* Hemoccult, Smith Mine Diagnostics, San Jost, CA.

t Coulter counter Model S770, Hialeah, FL.

$ Becton Dickinson, Rutherford, NJ. 5 Kodak Ektachem 700 Analyzer, Rochester, NY.


Erythrocyte Osmotic Fragility Erythrocyte osmotic fragility curves and median erythrocyte osmotic fragility (MOF) were determined in duplicates along with a sample from a normal dog.30All samples were stored at 4°C and tested within 8 hours of collection. Solutions containing sodium chloride at concentrations of0.85, 0.75, 0.65, 0.6, 0.55, 0.5, 0.45, 0.4, 0.35, 0.3, 0.25, 0.15, and 0% were prepared. Three milliliters of each solution were placed in individual test tubes, and 0.0 15 mL of whole blood was added to each and mixed, and then incubated at room temperature for 20 minutes. After incubation and centrifugation, optical density readings of the supernatant were made at 540 nm. The percent hemolysis of each tube was then calculated, and the resulting sigmoid curve was examined. Median erythrocyte osmotic fragility was determined from the curve as the concentration of sodium chloride at which 50% of the erythrocytes were hemolyzed. Erythrocyte 2,3-DiphosphoglycerateConcentrations A perchlorate extract was prepared from freshly collected EDTA-anticoagulated blood, and was frozen until analyzed by spectrophotometric te~hnique.~’ DPG was expressed as umol/mL RBCs. Hormone Assays Serum concentrations of amino-terminal immunoreactive PTH were assayed by radioimmunoassay (RIA) using the CK-37 antibody to synthetic 1-34 human PTH. The normal mean and standard deviation for this assay * , ~ ~Epo conare 24 f 10, (range 12-35) ~ g / m L . ~Serum centrations were assayed by RIA using an antibody to human Epo34that crossreacts with canine Epo.” Epo results from dogs with a variety of anemias and polycythemia measured by this RIA correlated well with results obtained by a bioassay (Giger and Caro, unpublished data). The normal range of Epo is 5-15 mU/mL in dogs,35and is similar to that of humans. Statistical Methods Means and standard deviations were calculated for all variables, (SAS software was used for all analyses of the data). Simple Pearson correlation coefficient^^^ were also calculated among all variables. The Student’s t-test for comparing the means of two populations was used to compare non-anemic dogs (group 1) to anemic dogs (group 2) on all variables. Equivalence of sample variances was tested before conducting the t-tests; t-tests for populations with unequal variances were used where app r ~ p r i a t eMultiple .~~ regression using the maximized R2 selection m ~ d e l , ~with ~ , ~PCV * as the dependent variable, was conducted to determine which variables explained the greatest percentage of the variance in anemia.


Journal of Veterinary Internal Medicine



Clinical Case Population and Diagnosis Seven female and 10 male dogs with CRF were studied. They ranged in age from 2 to 13 years, and in weight from 4 to 6 1 kg. A summary ofthe cases is given in Table 1. In most dogs, the etiology of CRF was undetermined, because the kidney disease was advanced at presentation. However, included in this heterogeneous group were five dogs with congenital renal dysplasia based on breed and age when initially examined (dogs 3,6,9, 1 1, 14); and three dogs with protein-losing nephropathy (dogs 5, 9, 17) based on high pr0tein:creatinine ratios ( 19, 12.2,and 3 1.9, and a biopsy diagnosis of renal amyloidosis in dog 17.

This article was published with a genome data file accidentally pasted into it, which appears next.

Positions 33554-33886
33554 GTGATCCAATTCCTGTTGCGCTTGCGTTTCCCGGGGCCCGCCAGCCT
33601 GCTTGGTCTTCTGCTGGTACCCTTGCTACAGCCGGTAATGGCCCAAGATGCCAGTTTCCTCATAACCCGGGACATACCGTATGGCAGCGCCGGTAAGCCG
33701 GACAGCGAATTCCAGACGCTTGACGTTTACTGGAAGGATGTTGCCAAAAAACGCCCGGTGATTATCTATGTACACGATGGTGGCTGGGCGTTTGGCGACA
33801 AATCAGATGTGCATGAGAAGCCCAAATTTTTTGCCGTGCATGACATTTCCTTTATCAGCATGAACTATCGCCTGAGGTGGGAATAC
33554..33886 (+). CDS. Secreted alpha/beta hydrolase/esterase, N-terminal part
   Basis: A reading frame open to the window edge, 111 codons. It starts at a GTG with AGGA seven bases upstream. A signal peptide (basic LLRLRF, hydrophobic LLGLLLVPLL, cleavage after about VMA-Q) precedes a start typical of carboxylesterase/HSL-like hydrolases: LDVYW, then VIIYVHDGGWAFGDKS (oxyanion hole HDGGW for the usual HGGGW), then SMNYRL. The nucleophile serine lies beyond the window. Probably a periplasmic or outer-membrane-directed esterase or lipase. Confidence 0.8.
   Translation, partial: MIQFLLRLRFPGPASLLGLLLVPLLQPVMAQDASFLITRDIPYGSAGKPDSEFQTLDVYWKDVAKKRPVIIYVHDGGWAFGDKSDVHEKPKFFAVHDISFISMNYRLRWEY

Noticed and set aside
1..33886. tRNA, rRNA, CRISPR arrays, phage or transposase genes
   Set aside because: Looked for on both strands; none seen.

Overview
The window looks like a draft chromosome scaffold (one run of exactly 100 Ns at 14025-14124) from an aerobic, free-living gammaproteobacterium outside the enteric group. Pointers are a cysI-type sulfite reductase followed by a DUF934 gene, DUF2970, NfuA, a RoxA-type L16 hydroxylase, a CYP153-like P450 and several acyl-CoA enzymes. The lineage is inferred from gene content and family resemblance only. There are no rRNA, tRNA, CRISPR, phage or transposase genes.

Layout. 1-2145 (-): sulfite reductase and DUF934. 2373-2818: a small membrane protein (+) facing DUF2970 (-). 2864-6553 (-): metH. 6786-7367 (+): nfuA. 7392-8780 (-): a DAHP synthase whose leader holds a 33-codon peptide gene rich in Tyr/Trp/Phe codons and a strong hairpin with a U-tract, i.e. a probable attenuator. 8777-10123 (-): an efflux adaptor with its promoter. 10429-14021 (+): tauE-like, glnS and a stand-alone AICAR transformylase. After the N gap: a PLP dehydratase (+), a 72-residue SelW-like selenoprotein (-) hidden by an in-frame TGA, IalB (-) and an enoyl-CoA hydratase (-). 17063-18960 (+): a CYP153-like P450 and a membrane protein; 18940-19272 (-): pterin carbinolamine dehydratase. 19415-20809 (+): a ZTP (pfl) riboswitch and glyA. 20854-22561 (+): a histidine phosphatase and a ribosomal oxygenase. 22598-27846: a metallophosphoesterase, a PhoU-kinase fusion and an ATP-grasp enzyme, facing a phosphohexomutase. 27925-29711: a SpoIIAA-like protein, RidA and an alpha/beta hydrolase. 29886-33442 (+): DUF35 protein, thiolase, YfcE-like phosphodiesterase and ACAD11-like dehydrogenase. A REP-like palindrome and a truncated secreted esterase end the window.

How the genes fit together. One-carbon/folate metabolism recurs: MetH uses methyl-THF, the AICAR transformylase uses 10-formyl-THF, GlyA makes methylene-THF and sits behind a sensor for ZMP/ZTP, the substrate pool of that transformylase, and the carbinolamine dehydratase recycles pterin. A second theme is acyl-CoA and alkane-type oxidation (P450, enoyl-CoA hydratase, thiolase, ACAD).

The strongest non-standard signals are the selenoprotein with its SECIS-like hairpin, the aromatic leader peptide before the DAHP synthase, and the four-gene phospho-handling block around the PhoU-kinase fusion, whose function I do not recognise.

Hematologic Results Three dogs in the non-anemic group had low normal hematocnts. The PCVs of the anemic dogs ranged from 22 to 34%, and the anemia was normocytic and normochromic. Red blood cell morphology was normal, with no burr cells, echinocytes, or schistocytes noted in any dog. There was no evidence of polychromasia, and the reticulocyte counts corrected for the degree of anemia were low (range 0-0.7%), indicative of a nonregenerative anemia. No conclusion can be made, however, regarding the correlation between etiology of CRF and the degree of anemia, in such a small population. Serum iron (92-223 ug/dL), total iron binding capacity (226446 ug/dL), and percent saturation (35-53%) were nor-

mal in the four dogs tested. Platelet counts were within the reference range in 12 dogs, but were mildly decreased in 4 dogs (values between 100,000and 150,000platelets/ uL). These slight decreaseswould not be expected to lead to an increased bleeding tendency. In dog 4, thrombocytopenia (36,000 platelets/uL) may have led to one episode of epistaxis. The other 16 dogs had no clinical evidence of bleeding. Total leukocyte counts were within the reference range (VHUP standard reference range 6,000- 17,OOO/uL) in 15 of 17 dogs. Two dogs had low total white blood cell counts of 5,100 and 5,6OO/uL; with an absolute lymphopenia, and a neutrophil count in the low normal range. Seven of 17 dogs had a mature neutrophilia, (range 12,816-1 5,394 neutrophils/uL). No band neutrophils were noted. Four of 17 dogs were lymphopenic (448-8 16 lymphocytes/uL).

Serum Chemistries With the exception of two dogs, the serum creatinine concentrations were greater than 5 mg/dL (Table 1). The mean creatinine concentration was higher in the anemic group, than in the non-anemic group, (t = -3.07, P = .0077). There was a negative correlation between creatinine and PCV (r = -.5 1, P = .04 Fig. IA). Serum concentrations of phosphorus were mildly to markedly increased. The mean phosphorus concentration was higher in the anemic group compared with that of the non-anemic dogs (t = -4.94, P = .0003). There was a negative correlation between phosphorus and PCV (r

TABLE 1. Anemia of CRF in 17 Dogs

Age Dog (yr) Sex 9 5

2 10 12


6 I

17 16 4 3 15 11

13 18 14 Ref

Doberman Sharpei Lhasa Apso Viszla Brittany Spaniel 10 FS Golden Retriever 3 M Shetland Sheepdog 13 FS Miniature Schnauzer 8 MC Border Collie Mixbreed 9 F 10 FS Labrador Endish 2 F Bulldog 7 MC Miniature Schnauzer 2 M Miniature Schnauzer 6 F Labrador 6 M St Bernard 5 M Shihtzu

3 4 10 7 9


Hb g/dl

48 47 39 37 35

17.3 16.4 13.1 12.0 12.4

0.6 0.7 0.3 0.1 0.2

71 67 64 73 76

36 35 34 32 36

224 I34 I38 242 192

0.44 0.45 0.48 0.43 0.42

4.99 5.2 5.47 5.61 5.5


Anemia of chronic renal failure in dogs.

Seventeen dogs with chronic renal failure (CRF) were studied to evaluate the incidence, type, and etiology of anemia in CRF. A nonregenerative, normoc...
697KB Sizes 0 Downloads 0 Views